It isn’t easy to follow up a universally praised debut album, especially when you don’t have the novelty of the new in your corner. Sometimes what sounds so fresh is just by the virtue of being the first time your voice has been heard. The second time around, you can only rely on the strength of your material. Being different is no longer enough.
Django and Jimmie derives its title from the names of two of the biggest influences of Willie Nelson and Merle Haggard – Django Reinhardt and Jimmie Rodgers.
I can’t figure out why Toby Keith can’t get any mileage off of the singles from his new album. It’s not even out yet, and this is the third release.
After the comparatively euphoric “Let it Go,” George Strait’s new single captures the same “take it as it comes” attitude toward life, but this time with somber resignation as the dominant feeling.
The review contrasting “Live Forever” with “If I Die Young” writes itself. Vulnerable sincerity versus bombastic arrogance. Mortality versus immortality. Acoustic country versus amped up rock. By every measurable standard, “Live Forever” is the polar opposite of “If I Die Young.”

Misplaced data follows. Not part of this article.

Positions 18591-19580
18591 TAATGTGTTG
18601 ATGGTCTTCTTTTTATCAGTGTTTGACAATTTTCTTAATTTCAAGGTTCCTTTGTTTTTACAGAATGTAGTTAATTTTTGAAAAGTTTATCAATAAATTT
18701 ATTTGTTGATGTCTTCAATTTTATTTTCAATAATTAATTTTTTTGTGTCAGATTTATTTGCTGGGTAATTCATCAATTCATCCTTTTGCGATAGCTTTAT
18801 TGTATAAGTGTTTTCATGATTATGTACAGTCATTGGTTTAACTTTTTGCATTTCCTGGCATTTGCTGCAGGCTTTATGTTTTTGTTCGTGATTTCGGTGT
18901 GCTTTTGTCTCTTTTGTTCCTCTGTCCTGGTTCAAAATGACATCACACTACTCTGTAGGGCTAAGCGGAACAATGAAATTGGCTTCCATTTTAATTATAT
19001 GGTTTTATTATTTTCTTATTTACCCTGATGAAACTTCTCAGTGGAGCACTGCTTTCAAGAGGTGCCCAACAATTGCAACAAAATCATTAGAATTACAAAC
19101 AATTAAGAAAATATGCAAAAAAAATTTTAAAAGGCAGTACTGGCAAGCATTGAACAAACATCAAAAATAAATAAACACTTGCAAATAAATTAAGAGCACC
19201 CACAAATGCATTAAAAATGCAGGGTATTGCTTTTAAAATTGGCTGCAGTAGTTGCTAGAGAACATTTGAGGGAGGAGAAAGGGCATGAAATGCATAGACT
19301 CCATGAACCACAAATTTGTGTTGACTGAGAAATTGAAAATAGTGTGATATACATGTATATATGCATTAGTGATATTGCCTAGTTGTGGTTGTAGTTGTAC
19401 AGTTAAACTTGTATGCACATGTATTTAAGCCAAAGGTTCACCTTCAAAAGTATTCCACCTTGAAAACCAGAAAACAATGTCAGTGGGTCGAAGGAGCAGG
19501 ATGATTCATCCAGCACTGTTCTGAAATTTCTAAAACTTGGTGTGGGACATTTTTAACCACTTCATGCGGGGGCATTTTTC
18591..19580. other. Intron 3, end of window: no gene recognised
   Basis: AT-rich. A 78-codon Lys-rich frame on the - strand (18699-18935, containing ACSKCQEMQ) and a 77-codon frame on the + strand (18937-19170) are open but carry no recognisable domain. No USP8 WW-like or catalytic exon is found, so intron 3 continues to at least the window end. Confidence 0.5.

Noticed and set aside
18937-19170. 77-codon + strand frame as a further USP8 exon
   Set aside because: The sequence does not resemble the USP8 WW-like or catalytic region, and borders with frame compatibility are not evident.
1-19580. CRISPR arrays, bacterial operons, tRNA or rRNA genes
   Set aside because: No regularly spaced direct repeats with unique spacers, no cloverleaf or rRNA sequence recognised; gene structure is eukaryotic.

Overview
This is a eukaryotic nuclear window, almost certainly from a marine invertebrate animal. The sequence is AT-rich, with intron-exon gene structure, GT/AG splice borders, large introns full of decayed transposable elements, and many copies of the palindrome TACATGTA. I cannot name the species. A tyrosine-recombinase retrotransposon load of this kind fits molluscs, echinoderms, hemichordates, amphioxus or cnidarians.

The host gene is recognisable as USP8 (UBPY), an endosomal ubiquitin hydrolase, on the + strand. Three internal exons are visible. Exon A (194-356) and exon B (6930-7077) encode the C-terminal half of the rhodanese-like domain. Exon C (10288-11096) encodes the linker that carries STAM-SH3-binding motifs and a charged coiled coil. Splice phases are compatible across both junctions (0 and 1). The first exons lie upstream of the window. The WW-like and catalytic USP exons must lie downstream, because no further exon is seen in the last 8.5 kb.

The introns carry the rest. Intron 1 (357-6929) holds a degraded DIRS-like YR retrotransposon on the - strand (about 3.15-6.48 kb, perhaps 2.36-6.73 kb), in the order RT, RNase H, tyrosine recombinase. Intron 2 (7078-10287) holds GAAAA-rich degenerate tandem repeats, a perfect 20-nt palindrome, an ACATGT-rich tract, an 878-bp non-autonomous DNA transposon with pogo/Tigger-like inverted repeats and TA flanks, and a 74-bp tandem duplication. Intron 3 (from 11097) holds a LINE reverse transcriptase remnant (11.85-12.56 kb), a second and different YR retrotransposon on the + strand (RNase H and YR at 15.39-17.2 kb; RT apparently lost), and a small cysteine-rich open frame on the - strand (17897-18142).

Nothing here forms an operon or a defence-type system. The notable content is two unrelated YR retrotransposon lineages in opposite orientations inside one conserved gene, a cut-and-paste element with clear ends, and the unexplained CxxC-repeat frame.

“Smoke Break” is a remarkably good attempt at a working class anthem. It’s so stylistically different from the “rah rah, let’s party this weekend” approach that has made drinking synonymous with adolescent behavior in modern country music.
I’ve been at this whole Country Universe thing for eleven years now, and one of the early highlights of my time doing this was the arrival of Carrie Underwood. She was so, so good on American Idol, but it didn’t quite prepare me for how much I would love hearing her do original material.
Seems as good a topic as any for the day of the week known as Throwback Thursday.
While listening to a Pam Tillis hits playlist, “It’s Lonely Out There” came up early, just after some of her biggest hits and before a few other big hits.